Kieran Donnelly profile

Kieran Donnelly became involved in public audit because a job “came up”.  But, perhaps to his surprise, he enjoyed the work.  “It was exciting in the early days,” he recalls.  “I was fortunate to be involved in some value for money reports in my early career and I saw the value added from those and that got me excited.”  Around that time, the 1980s, public sector auditing was becoming a lot more important.  A scandal over the UK’s Crown Agents – which in the 1970s had placed colonial governments’ funds in dubious investments – led both to a growing recognition of the need for professional accountants in the public sector and for the reform of the auditing of public bodies.  In Britain, the National Audit Office was formed and in Northern Ireland the Exchequer and Audit Department became the Northern Ireland Audit Office.  Since 2009 the NIAO has been headed by Kieran Donnelly, as the Comptroller and Auditor General.


“My purview covers both financial audit and value for money and I enjoy all of it,” explains Donnelly.  “If there are no issues I am quite hands off, but if there are serious issues I am pretty hands on.  For example, when I qualified my audit report on the Department for Economy accounts in relation to RHI [the Renewable Heat Incentive], I was hands on in terms of how we reported it and the key points we wanted to bring out.”  RHI has been one of Northern Ireland’s most expensive public sector mistakes of recent years, leading to potentially hundreds of millions of pounds in liabilities through promised inducements for owners of commercial properties to switch to wood burning stoves in place of other, more heavily carbon emitting, heating systems.  But the lack of controls produced the ‘cash for ash’ scandal, high costs and the collapse of the Northern Ireland Executive.  The affair was – and still is, with a public inquiry ongoing – politically explosive.  Donnelly was forthright in his criticisms in an audit report in 2016 of how the scheme worked, qualifying his audit opinion on the basis that some expenditure had not been approved by the Department of Finance and Personnel and that he was not satisfied that systems controls were adequate.  “If there are serious issues, I have to call it as it is,” says Donnelly.  “I will not shy away from making the strong points that need to be made.”


Deciding how to deal with politically contentious issues can be challenging for public sector auditors, who have to make careful judgements between making honest conclusions and avoiding saying things that could be regarded as politically partisan.  “The one restriction on my work is that I am precluded from questioning the merits of policy objectives,” Donnelly explains.  “It is important that we do our value for money reports in the real world, so we can’t suggest solutions that are not politically feasible.  We have a close relationship with the Public Accounts Committee of the Assembly, so we don’t operate in a bubble, but in a political context.  It is important that if reports go to the Public Accounts Committee then the committee doesn’t break down on party political lines on ideological issues, so the committee can then focus on implementation.  We stay completely clear, completely neutral, of party political ideology.  But if a policy isn’t working we would certainly draw public attention to implementation.  That might lead to a policy review.  There is a very fine line.  If there is a lack of clarity around policy, it is perfectly within my remit, or if there is a conflict of objectives – and a policy might have multi objectives and the priorities between them not properly teased out.  Or if there is a policy that is constructed on the hoof, without any proper evidence base, that is perfectly within my purview.  So there are lots of things around policy that are perfectly legitimate for me as auditor to look at.”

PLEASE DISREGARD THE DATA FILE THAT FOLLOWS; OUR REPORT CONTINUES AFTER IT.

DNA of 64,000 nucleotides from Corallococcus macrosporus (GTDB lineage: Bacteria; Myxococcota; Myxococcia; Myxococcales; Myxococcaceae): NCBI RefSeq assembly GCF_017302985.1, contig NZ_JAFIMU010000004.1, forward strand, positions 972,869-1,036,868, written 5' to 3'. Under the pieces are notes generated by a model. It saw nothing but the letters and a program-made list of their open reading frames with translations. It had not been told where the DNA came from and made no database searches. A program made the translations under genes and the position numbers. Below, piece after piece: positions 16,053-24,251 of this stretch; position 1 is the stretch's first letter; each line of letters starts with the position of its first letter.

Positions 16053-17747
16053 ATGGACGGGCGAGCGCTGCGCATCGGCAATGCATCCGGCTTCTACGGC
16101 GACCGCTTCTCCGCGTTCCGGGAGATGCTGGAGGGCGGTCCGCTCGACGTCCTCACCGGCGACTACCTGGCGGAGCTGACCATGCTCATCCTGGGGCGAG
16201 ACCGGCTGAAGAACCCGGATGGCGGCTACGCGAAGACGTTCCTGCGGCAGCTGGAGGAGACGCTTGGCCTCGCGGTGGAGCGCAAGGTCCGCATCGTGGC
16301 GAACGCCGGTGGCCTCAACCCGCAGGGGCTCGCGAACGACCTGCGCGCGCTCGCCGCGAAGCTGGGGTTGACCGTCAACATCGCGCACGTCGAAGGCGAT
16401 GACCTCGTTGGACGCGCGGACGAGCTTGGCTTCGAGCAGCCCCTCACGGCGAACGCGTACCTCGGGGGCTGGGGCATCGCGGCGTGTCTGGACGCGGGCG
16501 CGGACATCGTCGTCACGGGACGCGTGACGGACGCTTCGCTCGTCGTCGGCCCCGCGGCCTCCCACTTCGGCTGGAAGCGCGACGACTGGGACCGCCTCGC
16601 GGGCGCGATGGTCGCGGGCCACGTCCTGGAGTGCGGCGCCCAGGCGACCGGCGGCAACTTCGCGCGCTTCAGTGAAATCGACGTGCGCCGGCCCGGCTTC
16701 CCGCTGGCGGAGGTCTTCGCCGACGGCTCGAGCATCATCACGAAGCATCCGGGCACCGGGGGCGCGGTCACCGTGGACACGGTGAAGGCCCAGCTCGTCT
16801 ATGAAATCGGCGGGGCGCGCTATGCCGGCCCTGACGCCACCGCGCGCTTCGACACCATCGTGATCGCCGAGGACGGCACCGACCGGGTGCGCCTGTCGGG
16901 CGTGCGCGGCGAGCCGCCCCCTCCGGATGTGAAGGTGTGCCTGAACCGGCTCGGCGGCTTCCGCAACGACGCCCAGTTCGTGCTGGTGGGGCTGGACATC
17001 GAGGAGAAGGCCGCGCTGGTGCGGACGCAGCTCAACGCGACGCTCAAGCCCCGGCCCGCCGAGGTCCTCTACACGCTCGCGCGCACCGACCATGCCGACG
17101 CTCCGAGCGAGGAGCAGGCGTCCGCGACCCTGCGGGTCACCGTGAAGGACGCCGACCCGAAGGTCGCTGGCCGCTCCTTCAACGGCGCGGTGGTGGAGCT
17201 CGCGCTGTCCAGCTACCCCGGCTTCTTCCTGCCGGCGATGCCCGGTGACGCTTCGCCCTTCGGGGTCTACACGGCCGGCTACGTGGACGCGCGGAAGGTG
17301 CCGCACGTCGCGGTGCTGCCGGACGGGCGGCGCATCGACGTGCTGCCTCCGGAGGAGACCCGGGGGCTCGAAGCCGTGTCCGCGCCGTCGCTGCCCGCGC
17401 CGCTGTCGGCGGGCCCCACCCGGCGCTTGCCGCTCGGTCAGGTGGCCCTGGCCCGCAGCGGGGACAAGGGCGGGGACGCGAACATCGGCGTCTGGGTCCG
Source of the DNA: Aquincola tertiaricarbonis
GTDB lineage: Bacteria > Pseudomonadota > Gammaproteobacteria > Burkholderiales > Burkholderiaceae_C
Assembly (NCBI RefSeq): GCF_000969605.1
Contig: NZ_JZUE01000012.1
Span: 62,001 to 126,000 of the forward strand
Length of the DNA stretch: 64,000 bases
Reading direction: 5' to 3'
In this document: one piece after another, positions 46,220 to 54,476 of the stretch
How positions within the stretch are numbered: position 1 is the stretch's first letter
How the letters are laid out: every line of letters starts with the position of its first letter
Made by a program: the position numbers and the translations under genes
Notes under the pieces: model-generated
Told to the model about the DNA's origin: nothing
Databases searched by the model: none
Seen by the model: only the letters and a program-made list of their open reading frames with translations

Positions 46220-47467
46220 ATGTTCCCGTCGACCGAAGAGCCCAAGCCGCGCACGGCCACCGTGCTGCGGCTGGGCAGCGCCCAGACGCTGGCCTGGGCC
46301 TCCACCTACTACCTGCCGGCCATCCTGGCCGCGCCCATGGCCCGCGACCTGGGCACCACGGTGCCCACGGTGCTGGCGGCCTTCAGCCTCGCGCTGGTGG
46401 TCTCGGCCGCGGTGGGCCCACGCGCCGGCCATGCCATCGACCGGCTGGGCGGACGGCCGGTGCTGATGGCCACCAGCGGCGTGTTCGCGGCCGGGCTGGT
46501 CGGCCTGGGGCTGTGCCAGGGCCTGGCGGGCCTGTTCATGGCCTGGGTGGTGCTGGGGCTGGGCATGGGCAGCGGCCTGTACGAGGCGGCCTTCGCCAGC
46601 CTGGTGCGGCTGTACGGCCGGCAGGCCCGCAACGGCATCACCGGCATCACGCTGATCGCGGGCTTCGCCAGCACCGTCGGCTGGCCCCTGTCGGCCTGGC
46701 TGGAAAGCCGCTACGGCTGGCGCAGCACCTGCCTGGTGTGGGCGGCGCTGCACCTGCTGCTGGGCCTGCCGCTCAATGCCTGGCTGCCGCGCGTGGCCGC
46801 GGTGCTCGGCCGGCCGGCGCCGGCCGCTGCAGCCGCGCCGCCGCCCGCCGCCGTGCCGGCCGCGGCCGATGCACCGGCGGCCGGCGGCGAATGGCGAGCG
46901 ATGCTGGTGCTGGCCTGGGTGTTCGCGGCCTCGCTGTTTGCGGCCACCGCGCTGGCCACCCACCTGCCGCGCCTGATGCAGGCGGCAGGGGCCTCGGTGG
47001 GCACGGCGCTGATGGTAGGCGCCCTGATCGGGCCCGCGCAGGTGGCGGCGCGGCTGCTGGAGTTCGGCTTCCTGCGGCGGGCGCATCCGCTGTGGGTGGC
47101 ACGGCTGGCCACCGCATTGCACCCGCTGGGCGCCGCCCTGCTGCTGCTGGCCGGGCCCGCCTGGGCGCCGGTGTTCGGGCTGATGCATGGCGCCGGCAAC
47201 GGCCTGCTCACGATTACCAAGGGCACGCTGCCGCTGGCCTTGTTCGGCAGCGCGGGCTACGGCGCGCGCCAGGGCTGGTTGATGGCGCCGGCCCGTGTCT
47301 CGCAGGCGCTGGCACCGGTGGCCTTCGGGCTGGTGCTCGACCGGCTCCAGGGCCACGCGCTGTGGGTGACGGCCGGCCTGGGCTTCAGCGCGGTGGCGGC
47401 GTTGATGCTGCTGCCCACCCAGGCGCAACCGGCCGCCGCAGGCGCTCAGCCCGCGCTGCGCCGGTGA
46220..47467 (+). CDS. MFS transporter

The absence of a functioning Northern Ireland Executive is at present an impediment to the efficient management of public finances, particularly with regard to the NHS, which is in serious need of reform.  “We did a report in 2016 on health service reforms,” points out Donnelly.  “I think there is consensus that across the system that we need radical transformation.  Without an Executive there is a little bit of momentum lost there.  That, in any event, is a long term project and it will take a number of years to really reform health the way it needs to be reformed.”  Despite Stormont’s suspension, the Audit Office continues to audit departmental accounts and produce value for money reports, but there are concerns that these will have less bite than if the Assembly were still functioning.  “The Assembly has been excellent in giving my reports traction,” says Donnelly. “I was around under direct rule, when my reports went onto the shelf and were not very successfully rolled-out, with recommendations implemented. That situation significantly improved under devolution.”